- Nano Express
- Open Access
Enhancement of Photoluminescence from Semiconducting Nanotubes in Aqueous Suspensions due to Cysteine and Dithiothreitol Doping: Influence of the Sonication Treatment
Nanoscale Research Lettersvolume 11, Article number: 490 (2016)
The influence of tip sonication duration on the spectral characteristics of carbon single-walled nanotubes (SWNTs) in aqueous suspension with single-stranded DNA (ssDNA) has been studied by NIR luminescence, NIR absorption, and Raman spectroscopy. It was revealed that prolongation of sonication leads to weakening of the SWNT polymer coverage and appearance of additional defects on the nanotube surface. Prolongation of the tip sonication treatment of SWNT/ssDNA from 30 to 90 min leads to the increase of the number of individual nanotubes in the aqueous suspension, but it significantly decreases the photoluminescence (PL) from semiconducting SWNTs because more defects are formed on the nanotube surface. At probing the SWNT/ssDNA emission with cysteine or dithiothreitol (DTT) doping the nanotube aqueous suspension showed the different PL intensity enhancement depending on the duration of the sonication treatment and on the ability of these reducing agents to passivate emission-quenching defects on the carbon nanotube sidewall. The magnitude of the PL enhancement rises with sonication prolongation and depends on the nanotube chirality. Tight and ordered polymer coverage of (6,4) nanotubes hampers the access of the reducing agent to emission-quenching defects on the nanotube surface and provides the weaker PL intensity increasing while (7,5) nanotubes show the strongest reaction to the doping effect. The comparison of cysteine and DTT ability to passivate the emission-quenching defects showed the higher efficiency of DTT doping. This prevailing is explained by the stronger reducing activity of DTT which is determined by a lower redox potential of this molecule.
The photoluminescence (PL) from single-walled carbon nanotubes (SWNTs) is characterized by a very high sensitivity to environmental/external influence, and therefore, this emission can be applied to various fields including bioimaging and sensing . PL originates from semiconducting SWNTs and locates in the near-infrared (NIR) spectral region .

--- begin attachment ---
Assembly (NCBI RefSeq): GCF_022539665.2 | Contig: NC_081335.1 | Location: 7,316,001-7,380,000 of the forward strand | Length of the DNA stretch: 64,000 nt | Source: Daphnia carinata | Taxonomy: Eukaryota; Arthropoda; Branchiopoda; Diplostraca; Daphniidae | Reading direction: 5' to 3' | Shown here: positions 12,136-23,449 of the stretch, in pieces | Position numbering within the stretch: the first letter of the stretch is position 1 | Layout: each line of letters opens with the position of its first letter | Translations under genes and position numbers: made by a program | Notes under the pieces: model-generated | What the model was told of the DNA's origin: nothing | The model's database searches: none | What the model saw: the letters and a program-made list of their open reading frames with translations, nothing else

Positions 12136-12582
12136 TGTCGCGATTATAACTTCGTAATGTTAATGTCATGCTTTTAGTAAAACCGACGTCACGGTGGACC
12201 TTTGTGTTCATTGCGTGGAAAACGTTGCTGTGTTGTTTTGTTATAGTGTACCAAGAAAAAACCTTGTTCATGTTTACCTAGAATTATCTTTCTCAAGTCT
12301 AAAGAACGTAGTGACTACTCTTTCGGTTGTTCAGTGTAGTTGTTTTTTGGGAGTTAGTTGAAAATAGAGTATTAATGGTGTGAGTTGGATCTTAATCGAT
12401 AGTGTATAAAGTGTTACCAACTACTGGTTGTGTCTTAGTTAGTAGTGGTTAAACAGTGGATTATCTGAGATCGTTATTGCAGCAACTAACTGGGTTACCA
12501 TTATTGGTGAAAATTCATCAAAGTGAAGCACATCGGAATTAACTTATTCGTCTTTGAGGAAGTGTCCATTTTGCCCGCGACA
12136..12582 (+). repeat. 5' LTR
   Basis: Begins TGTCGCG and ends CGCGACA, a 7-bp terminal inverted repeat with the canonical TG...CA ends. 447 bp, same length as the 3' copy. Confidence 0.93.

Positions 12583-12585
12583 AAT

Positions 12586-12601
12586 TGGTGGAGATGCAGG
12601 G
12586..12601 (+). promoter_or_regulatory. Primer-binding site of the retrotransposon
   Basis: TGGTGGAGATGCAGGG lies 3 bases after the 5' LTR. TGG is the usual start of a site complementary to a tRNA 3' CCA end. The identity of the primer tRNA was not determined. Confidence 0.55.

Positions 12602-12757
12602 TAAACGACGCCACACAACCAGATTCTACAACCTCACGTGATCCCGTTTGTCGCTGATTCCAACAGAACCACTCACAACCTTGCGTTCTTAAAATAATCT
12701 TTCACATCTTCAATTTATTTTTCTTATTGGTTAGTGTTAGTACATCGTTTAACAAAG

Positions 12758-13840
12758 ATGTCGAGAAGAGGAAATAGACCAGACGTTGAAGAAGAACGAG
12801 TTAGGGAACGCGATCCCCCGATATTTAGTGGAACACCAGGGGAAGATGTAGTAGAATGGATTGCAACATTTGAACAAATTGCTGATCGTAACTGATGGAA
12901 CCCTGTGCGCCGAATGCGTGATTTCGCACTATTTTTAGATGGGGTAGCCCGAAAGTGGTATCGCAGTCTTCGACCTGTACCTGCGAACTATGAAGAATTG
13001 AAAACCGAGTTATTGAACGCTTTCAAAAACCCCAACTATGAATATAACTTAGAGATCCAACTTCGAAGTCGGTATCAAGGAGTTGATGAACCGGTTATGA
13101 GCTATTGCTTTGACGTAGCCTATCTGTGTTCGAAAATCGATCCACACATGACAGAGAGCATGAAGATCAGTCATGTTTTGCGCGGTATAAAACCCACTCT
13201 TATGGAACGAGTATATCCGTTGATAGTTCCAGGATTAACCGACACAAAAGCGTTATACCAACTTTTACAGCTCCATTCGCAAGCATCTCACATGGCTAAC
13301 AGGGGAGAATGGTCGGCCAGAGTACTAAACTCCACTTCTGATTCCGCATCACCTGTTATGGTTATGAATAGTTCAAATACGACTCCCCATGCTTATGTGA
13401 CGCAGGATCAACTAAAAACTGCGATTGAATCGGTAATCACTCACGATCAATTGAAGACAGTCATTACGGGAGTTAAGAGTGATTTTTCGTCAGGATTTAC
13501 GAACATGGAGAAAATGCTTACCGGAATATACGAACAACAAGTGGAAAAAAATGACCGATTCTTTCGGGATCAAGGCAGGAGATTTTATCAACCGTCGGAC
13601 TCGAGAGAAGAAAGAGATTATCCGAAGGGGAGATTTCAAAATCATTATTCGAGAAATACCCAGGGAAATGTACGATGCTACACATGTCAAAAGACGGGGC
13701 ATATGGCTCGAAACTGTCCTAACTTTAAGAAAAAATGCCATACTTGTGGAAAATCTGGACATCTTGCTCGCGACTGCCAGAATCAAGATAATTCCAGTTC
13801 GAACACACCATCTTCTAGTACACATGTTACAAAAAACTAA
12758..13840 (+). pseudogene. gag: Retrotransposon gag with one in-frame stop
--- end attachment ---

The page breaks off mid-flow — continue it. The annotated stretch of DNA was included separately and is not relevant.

PL from SWNTs is caused by excitons [3–5]. The energy of Coulombic interaction between components of an electron-hole pair in semiconducting nanotube is in the order of 400 meV [3–5]. Such huge binding energy provides the high exciton mobility at room temperature with the large diffusion length (more than 120 nm) [6–9]. The high exciton mobility provides both advantages and disadvantages; namely, the high sensitivity of PL towards external influence allows detection of single molecules . But excitons in SWNTs are also very sensitive to the nanotube defects, and this leads to decreased quantum yield . PL-quenching defects can appear in the aqueous environment due to the presence of dissolved oxygen . It was shown that the use of small reducing molecules, namely dithiothreitol (DTT), β-mercaptoethanol (BME), and Trolox can passivate the action of defects and quantum yield of nanotube PL is increased/restored .
Nanotubes emit in aqueous environment only if they are individualized  or in small bundles containing only semiconducting nanotubes. For this purpose, different surfactants or polymers are often exploited. Among polymers such biopolymer as DNA (both oligonucleotides and long strands) is effective due to wrapping around nanotubes . The coverage of the SWNT surface clearly influences observed PL band parameters (mainly intensity and spectral position) [14, 15]. Further, at the investigation of reducing effect on the PL from SWNTs, it was suggested that PL change at addition of reducing molecules to SWNTs is greatly affected by the adsorbed polymer [16, 17]. Also, the addition of photoluminescence-restoring molecules can be useful not only for increase of the PL intensity and sensing applications but also can serve as an indirect emission probe of the polymer coverage of SWNTs .